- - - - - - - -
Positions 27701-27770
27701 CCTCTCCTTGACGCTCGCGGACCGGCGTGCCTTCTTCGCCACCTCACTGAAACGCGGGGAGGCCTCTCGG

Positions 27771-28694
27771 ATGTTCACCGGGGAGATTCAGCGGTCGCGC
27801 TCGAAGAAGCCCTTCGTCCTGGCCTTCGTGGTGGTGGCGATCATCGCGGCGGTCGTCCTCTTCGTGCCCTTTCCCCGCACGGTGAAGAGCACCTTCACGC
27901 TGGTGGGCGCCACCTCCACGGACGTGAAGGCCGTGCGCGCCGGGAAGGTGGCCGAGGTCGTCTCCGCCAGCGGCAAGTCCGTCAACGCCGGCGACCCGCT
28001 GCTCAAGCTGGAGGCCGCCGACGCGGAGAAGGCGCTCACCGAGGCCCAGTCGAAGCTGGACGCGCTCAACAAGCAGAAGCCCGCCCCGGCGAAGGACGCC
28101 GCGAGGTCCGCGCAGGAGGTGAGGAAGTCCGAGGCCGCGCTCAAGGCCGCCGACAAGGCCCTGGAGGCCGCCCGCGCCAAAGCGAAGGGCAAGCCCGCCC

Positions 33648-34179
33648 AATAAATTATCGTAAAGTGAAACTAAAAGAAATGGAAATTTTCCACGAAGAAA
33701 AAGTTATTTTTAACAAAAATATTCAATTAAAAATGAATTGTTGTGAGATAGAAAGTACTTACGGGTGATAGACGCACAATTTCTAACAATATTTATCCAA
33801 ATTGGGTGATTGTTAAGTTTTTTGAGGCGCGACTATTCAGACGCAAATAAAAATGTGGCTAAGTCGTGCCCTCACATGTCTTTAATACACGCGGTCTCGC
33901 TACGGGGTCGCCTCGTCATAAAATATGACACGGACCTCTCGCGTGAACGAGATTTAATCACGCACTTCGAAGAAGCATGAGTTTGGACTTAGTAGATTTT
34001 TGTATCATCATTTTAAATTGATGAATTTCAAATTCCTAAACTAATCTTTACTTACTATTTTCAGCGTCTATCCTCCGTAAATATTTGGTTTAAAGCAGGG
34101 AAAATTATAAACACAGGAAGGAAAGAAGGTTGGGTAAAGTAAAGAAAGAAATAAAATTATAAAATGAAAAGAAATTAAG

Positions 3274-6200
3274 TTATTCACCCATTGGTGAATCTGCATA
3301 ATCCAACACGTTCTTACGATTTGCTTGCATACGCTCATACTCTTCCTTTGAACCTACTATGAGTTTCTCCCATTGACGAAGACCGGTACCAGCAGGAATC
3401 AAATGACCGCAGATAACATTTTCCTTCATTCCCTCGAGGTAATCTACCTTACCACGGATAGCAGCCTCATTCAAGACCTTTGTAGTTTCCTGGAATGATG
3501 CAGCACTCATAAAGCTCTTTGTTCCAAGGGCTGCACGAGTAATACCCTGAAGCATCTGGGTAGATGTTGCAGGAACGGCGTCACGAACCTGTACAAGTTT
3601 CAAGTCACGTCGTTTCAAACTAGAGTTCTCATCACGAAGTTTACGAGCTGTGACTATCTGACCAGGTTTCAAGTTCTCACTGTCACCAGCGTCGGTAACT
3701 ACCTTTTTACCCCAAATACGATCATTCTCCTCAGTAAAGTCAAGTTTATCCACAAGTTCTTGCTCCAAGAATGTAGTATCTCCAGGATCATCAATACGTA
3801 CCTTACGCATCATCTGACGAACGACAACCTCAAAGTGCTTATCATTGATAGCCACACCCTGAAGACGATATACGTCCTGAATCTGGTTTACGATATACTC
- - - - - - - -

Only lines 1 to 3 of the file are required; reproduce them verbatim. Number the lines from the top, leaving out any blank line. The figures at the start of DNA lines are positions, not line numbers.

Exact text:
Positions 27701-27770
27701 CCTCTCCTTGACGCTCGCGGACCGGCGTGCCTTCTTCGCCACCTCACTGAAACGCGGGGAGGCCTCTCGG

Positions 27771-28694